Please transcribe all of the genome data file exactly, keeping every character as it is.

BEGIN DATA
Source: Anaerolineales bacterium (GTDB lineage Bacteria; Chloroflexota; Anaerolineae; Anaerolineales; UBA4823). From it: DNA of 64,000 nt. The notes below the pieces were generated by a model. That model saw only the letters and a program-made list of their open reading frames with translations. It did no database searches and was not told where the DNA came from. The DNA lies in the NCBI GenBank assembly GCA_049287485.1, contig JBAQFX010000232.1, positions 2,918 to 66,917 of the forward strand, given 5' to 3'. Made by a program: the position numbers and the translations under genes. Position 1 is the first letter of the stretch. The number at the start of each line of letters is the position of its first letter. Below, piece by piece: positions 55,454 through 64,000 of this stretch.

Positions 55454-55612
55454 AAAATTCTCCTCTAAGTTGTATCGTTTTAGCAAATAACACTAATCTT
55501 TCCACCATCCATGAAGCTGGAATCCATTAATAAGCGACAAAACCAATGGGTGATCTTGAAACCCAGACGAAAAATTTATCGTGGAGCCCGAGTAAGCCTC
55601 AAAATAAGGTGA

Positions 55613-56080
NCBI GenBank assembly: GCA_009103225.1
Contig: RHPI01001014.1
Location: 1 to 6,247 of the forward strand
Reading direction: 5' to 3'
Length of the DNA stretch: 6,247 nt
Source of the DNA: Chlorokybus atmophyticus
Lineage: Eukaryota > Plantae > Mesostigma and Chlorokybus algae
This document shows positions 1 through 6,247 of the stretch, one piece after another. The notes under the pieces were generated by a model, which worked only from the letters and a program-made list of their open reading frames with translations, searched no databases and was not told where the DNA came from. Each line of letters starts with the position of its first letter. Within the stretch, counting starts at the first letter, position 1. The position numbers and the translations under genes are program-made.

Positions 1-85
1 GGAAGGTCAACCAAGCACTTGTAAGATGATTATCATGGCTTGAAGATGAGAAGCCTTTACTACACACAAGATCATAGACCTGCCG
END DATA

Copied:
Source: Anaerolineales bacterium (GTDB lineage Bacteria; Chloroflexota; Anaerolineae; Anaerolineales; UBA4823). From it: DNA of 64,000 nt. The notes below the pieces were generated by a model. That model saw only the letters and a program-made list of their open reading frames with translations. It did no database searches and was not told where the DNA came from. The DNA lies in the NCBI GenBank assembly GCA_049287485.1, contig JBAQFX010000232.1, positions 2,918 to 66,917 of the forward strand, given 5' to 3'. Made by a program: the position numbers and the translations under genes. Position 1 is the first letter of the stretch. The number at the start of each line of letters is the position of its first letter. Below, piece by piece: positions 55,454 through 64,000 of this stretch.

Positions 55454-55612
55454 AAAATTCTCCTCTAAGTTGTATCGTTTTAGCAAATAACACTAATCTT
55501 TCCACCATCCATGAAGCTGGAATCCATTAATAAGCGACAAAACCAATGGGTGATCTTGAAACCCAGACGAAAAATTTATCGTGGAGCCCGAGTAAGCCTC
55601 AAAATAAGGTGA

Positions 55613-56080
NCBI GenBank assembly: GCA_009103225.1
Contig: RHPI01001014.1
Location: 1 to 6,247 of the forward strand
Reading direction: 5' to 3'
Length of the DNA stretch: 6,247 nt
Source of the DNA: Chlorokybus atmophyticus
Lineage: Eukaryota > Plantae > Mesostigma and Chlorokybus algae
This document shows positions 1 through 6,247 of the stretch, one piece after another. The notes under the pieces were generated by a model, which worked only from the letters and a program-made list of their open reading frames with translations, searched no databases and was not told where the DNA came from. Each line of letters starts with the position of its first letter. Within the stretch, counting starts at the first letter, position 1. The position numbers and the translations under genes are program-made.

Positions 1-85
1 GGAAGGTCAACCAAGCACTTGTAAGATGATTATCATGGCTTGAAGATGAGAAGCCTTTACTACACACAAGATCATAGACCTGCCG